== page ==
I can’t expect people to believe these things happened. I myself find the stories pretty hard to swallow. But not only would most doubt their reality; they are probably devoid of interest to anyone but myself. So why tell you about them ? To get you to realize that your life too has had its special moments – of joy, of sorrow, of terror, of bewilderment, of the unexpected, of the almost unbelievable – moments we treasure because they happened to US. You may have experienced similar events in your life. But the lives of each of us are as unique as our fingerprints. No one besides me has ever had all these things happen to him or to her. For what they are worth, here are some of them :
I was coming home from work in Paris in a suburban train. Just out of the Gare du Nord, the tracks pass between high-rise apartment buildings where almost every window was lit up. It was well after the rush-hour and most people were already home finishing dinner. There were only a handful of people in my carriage. Suddenly an explosion ! The man sitting next to the window and facing me had his face splattered with blood. Someone in a high-rise had taken a random rifle shot at our train. The bullet hit no one, but it did smash the window, sending multiple slivers or glass into the face of my unfortunate fellow-passenger.
I was pedaling as fast as I could to get from school to the park for our weekly sports afternoon. My brake handle slipped off the handle-bar and fell into my front wheel. The abrupt stop sent me hurtling over the handle-bars on to the road, right in front of the local hospital ! A passer-by picked me up and carried me inside where doctors patched me up and sent me home. The next day at school, with bruises all over my face and arms and with a still aching shoulder, I was caned for not turning up for the rugby match.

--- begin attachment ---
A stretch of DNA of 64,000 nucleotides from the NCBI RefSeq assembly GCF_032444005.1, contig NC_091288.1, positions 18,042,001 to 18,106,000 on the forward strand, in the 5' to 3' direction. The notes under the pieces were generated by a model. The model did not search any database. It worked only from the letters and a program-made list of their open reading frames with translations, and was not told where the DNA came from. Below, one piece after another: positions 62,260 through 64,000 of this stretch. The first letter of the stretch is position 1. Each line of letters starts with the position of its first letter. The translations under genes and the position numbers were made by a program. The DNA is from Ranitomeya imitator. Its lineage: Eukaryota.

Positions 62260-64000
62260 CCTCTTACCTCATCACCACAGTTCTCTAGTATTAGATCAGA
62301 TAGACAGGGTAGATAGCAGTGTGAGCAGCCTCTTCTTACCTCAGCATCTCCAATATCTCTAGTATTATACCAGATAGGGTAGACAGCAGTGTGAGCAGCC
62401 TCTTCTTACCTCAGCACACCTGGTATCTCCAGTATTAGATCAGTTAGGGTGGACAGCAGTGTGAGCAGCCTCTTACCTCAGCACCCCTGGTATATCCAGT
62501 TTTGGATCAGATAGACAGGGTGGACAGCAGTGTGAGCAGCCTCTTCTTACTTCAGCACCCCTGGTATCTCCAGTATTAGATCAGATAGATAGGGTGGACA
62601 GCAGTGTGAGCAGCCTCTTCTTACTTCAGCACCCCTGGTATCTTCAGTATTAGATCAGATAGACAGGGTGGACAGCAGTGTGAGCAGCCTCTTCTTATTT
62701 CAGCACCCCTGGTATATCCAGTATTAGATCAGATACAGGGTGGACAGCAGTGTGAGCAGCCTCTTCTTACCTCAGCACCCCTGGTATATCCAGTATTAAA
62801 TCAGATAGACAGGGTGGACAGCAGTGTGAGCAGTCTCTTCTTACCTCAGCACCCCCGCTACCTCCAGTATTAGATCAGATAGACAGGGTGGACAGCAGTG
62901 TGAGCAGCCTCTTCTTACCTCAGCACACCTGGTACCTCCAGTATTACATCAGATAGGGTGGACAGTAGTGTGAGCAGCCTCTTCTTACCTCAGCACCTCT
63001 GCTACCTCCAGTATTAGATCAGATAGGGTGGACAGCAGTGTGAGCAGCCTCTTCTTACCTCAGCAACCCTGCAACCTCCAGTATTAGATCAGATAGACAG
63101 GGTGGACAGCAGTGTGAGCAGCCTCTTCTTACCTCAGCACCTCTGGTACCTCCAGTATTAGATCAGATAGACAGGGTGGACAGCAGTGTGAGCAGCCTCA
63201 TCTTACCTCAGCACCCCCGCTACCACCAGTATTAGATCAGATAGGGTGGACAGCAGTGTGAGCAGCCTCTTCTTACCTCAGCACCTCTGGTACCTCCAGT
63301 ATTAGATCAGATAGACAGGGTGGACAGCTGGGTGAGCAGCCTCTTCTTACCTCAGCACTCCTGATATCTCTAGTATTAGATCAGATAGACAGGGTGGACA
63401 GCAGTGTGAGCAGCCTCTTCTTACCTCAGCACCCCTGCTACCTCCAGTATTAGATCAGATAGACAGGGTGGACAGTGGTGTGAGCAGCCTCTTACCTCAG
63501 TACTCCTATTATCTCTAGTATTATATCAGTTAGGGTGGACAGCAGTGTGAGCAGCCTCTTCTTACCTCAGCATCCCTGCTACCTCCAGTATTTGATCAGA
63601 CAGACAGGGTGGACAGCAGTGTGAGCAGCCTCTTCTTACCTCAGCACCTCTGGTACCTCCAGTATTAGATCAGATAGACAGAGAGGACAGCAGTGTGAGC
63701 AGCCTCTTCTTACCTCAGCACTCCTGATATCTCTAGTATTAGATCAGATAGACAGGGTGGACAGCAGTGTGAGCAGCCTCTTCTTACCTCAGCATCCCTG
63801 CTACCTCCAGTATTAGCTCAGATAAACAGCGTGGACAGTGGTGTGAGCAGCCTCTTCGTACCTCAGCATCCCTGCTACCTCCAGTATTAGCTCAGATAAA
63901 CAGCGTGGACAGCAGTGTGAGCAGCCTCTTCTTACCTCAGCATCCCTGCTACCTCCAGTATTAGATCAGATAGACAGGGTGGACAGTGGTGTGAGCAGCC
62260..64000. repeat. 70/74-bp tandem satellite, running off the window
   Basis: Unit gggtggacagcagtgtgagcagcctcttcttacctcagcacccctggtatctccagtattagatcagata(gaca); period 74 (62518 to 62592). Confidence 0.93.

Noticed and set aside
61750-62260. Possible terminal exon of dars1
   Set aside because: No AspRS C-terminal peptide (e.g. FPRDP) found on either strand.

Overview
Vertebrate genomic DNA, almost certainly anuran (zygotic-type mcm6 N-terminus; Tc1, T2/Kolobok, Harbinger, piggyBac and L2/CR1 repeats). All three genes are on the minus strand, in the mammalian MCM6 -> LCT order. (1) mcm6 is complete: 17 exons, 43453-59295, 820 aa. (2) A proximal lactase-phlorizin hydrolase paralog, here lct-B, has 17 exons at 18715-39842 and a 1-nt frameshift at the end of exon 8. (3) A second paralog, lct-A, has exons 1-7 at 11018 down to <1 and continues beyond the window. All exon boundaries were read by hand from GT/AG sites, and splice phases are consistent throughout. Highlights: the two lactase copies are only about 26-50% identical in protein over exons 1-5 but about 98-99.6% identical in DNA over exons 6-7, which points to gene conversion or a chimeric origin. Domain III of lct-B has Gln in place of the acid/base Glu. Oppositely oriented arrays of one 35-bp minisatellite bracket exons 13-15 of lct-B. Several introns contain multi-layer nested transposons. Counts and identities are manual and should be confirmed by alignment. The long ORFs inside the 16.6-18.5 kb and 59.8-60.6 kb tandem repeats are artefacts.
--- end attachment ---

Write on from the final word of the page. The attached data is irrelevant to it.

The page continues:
I could tell you about my all-expenses-paid week in Rio, my preaching in St Mary’s Cathedral, Sydney, my 1966 encounter with a U.S. Air Force general at Ramstein air-base in Germany, telling him why I disagreed about the war raging in Vietnam, the shooting of my short World War 1 movie in the Somme, my “dialogue” with President Chirac, my arrival in 1968 in the U.S., where we were to live for ten years and raise our children, with forty borrowed dollars in my pocket. But as a former priest, I guess the most extraordinary and happiest events in my life were my marriage with Marie-Claire, the birth of our three children and the day I declared myself an atheist. A cocktail like that is without precedent, and after my death will never be experienced by anyone ever again. Not a world-shaking series of events, but it was MY life and I’m glad to have lived it. And, as the man said, it ain’t over till it’s finished. Yesterday I made my second movie, this time with Amy. Three months from now I will be discovering the Great Ocean Road in my Terra Incognita on the other side of the world. By then I will have published my 600th post in this Blog. And that’s just the beginning of my life as an octogenarian.